Can you really be allergic to water? The story of Tessa Hansen-Smith, a 25-year-old from Fresno, California, is going around the world. She said she has been experiencing a daily ordeal since she was 8 years old. She would be among the 250 people in the world who suffer from a rare and serious form of aquagenic urticaria: a contact allergy that causes skin rashes, redness and intense itching.
Her sweat and tears can also cause sores and bruises and the woman also reports that she is unable to drink or shower, avoiding direct contact with water as much as possible.
Logically, a water intolerance of this magnitude requires significant lifestyle changes. Tessa talks about her days on Instagram with her account Livingwaterless and says she has to avoid any kind of activity that could make her sweat or get dirty, as well as having to be careful about everything she touches or eats, given that any food with a high water content causes a burning sensation in her mouth and stomach . And as a result she drinks mostly milk, she uses dry shampoo, wet wipes and deodorant for daily cleaning.
Another major challenge he faces is the skepticism surrounding his condition. People often doubt her allergy and she also reported cases of bullying on the university campus in Davis, California, where some went so far as to test his allergy by splashing water on her. Certainly for us who can count on public health it also seems strange that you have started a fundraising campaign on GoFundMe to pay for your pharmaceutical and hospital treatments, which in the United States are all paid for.
What is aquagenic urticaria
To understand more on the topic, we asked the professor for explanations Pietro Quaglino, director of the Dermatology Clinic of the University of Turin, who in his twenty-year career has had patients with the same pathology. “Aquagenic urticaria is a dermatological condition characterized by the appearance of itching and skin rash following contact with water, hot, cold or both. It is a rare condition, but affects many more than 250 people in the world even if the symptoms and consequences are decidedly less impactful than those reported by this American girl.”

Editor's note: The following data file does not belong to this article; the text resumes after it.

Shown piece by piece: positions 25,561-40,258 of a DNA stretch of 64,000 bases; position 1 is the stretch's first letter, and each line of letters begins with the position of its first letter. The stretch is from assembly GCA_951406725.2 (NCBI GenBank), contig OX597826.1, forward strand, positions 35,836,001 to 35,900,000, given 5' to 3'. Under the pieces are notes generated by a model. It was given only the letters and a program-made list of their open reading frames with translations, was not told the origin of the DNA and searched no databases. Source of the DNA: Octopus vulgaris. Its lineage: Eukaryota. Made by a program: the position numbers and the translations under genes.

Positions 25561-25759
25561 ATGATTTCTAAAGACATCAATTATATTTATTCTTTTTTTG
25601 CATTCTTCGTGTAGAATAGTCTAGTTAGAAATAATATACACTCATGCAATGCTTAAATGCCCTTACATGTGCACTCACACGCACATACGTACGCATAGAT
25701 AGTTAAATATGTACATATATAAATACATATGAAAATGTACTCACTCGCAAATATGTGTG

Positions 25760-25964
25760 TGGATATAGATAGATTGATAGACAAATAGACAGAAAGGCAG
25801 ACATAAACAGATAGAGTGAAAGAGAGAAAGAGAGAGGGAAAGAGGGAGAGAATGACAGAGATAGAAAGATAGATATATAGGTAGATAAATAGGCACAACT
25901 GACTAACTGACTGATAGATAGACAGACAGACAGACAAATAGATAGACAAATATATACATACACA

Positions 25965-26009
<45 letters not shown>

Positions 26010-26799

Epidemiological data report that one in 5 people has at least one episode of urticaria during their lifetime, with a peak between the ages of 20 and 40 and a greater frequency in women. It is not known exactly how many could show a reaction to the water, just as no one knows precise details about Tessa’s clinical case, so “I cannot comment specifically on her condition”, but “I have never seen such serious consequences” and, above all, “urticaria responds very well to pharmacological treatments and even with this aquagenic form you can live without having to give up washing”.
Wheals after shower
Water is the main constituent of the human body and represents over 60% of our body weight. What can generate a reaction to an element universally considered inert? “It is a physical urticaria, which has a different mechanism from those of an allergic nature. This form usually has a chronic course, triggered by physical stimuli, with a generally unknown pathogenesis”, explains Professor Quaglino.
It can manifest itself with itching, redness, rashes and swelling of the skin in the affected area but the lesions have a variable latency time, from a few minutes up to 24 hours, often followed by a refractory period, and in any case limited to the sites exposed to the stimulus .
“The cases that I was able to see firsthand showed wheals, angioedema or redness that appeared immediately after a shower and then disappeared on their own. It can appear at any age, although it is more likely that it begins during adolescence, and Even if it is not a congenital disease, you could have a genetic predisposition.”
Can you drink water?
But if you suffer from aquagenic urticaria, can’t you even drink water? “This is not reported in any clinical case in the literature. The discomfort manifests itself on the skin, after prolonged contact such as a shower or a bath. Then the severity of the symptoms can vary from mild to severe, but there are no contraindications at levels food”, continues the expert.
It cannot be ruled out that the girl in question has developed a sort of phobia for water, given that she has had this type of reaction on her skin for years and, as she herself says on her social media biography, that she suffers from depression, anxiety and depression disorder. post traumatic stress due to this condition.
The only positive thing is that “it can be kept under control by using the right drugs – concludes Quaglino -. After having done the dermatological tests and all the allergic tests, the therapies involve the use of antihistamines or cortisone. Then there are some more serious cases that can develop edema of the eyes or lips, and even respiratory symptoms such as asthma. And if cortisone is not enough, immunosuppressants can also be prescribed. But in most cases the regression is spontaneous.”